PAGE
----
Another way to imagine this is to consider stressors in your own life. Imagine you are driving in heavy traffic. A car moves into your lane, cutting you off and causing you to hit the breaks. It happens once. It’s aggravating, but you remain fairly calm.

Now imagine 5 cars within 5 minutes darting into your lane and cutting you off. Are you still as calm? Probably not. You are likely feeling a little bit of road rage. That’s trigger stacking. 

And it doesn’t even have to be the same trigger repeated. Ever hear the phrase “that’s the straw that broke the camel’s back.” You know, like when you are crying because you stubbed your toe? It didn’t even hurt that much, but maybe that day you had a flat tire, were late for work, spilled your coffee, dealt with a really angry client, got stuck in an extra 30 minutes of traffic on the way home, and now that you are finally home, you stubbed your toe and you “just can’t” anymore. 

I don’t know that dogs feel exactly like that, but that is another example of trigger stacking. Stress and cortisol levels build up. So as much as you may want to take your dog on an overnight backpacking trip or on a 10-mile hike on a busy trail, consider your dog’s triggers, how much stress your dog exhibits in response to the triggers, and whether or not your dog is ready. Don’t force your dog to experience so much stress that they “can’t even.” Make sure experiences will be good for both you and your dog.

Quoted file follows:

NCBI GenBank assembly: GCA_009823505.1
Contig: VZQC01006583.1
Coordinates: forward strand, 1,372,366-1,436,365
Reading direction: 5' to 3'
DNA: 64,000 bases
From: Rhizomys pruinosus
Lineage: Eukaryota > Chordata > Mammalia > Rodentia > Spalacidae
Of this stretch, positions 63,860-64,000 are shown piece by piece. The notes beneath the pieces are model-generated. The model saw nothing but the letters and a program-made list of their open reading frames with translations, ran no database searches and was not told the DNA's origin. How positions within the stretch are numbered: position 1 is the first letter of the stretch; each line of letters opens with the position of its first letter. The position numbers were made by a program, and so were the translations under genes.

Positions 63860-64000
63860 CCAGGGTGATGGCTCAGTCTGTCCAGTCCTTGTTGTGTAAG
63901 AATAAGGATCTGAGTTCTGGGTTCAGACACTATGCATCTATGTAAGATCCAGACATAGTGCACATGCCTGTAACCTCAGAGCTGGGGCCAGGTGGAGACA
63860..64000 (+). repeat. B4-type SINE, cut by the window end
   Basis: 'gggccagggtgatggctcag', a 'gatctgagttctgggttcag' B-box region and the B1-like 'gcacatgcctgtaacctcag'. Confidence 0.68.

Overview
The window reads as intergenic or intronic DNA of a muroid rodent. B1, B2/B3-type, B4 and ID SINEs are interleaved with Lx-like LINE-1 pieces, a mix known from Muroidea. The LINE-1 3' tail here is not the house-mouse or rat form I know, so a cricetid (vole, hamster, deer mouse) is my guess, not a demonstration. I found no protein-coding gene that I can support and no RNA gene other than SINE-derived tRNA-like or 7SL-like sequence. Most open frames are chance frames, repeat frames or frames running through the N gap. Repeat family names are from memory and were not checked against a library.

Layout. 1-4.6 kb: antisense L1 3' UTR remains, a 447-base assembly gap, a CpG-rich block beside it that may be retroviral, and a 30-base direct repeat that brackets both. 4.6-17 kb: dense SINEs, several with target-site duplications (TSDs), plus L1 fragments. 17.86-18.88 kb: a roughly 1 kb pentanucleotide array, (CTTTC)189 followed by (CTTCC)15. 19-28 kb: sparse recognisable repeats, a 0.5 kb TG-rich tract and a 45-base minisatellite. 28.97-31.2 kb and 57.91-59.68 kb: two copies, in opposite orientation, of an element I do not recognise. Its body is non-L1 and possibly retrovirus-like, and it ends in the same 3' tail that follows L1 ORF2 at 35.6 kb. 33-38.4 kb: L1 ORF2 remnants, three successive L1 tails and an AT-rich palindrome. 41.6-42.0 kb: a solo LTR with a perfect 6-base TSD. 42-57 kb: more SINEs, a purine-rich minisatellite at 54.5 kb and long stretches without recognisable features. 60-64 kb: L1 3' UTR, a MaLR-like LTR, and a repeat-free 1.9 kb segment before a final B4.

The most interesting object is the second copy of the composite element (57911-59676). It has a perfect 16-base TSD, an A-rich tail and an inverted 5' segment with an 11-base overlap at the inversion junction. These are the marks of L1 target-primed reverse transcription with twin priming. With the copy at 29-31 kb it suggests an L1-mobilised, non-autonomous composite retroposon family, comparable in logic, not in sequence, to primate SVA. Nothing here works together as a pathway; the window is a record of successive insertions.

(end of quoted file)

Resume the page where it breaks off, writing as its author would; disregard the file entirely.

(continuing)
I highly recommend considering the potential for trigger stacking on all adventures with any dog. But it is even more important to consider for dogs who are more prone to reactive behavior.

To continue with the example above, if you are hiking with a dog who struggles with reactivity, you will need to determine whether or not your dog is ready for a specific trail. If not, can you choose an alternative trail that you expect to have fewer triggers for your dog?

Another aspect to consider is whether or not your dog has dealt with very many triggers in the days leading up to the hike. If at all possible plan a few quiet days before and after a big adventure to allow your dog a chance to relax and unwind.

However, even with the best preparation – planning, a good behavior modification plan, etc – sometimes your dog will end up over threshold and exposed to too many triggers. So what do you do then?

My recommendation: End your adventure as soon as you can and plan a “cortisol vacation” for your dog.

Take a Break and Go on a Cortisol Vacation

Ever hear mental health advocates recommend that you actually take and use your vacation days from work? If your dog is struggling with reactivity and has had a bad day, you can help your dog take a vacation too. 

Let your dog recharge in a low-stress environment. For some dogs, this can mean not walking the neighborhood and, instead, walking on a quiet, low-use trail. For others, it could mean walking at night when neighbors aren’t out and about. And for some, it might mean no walks or hikes at all.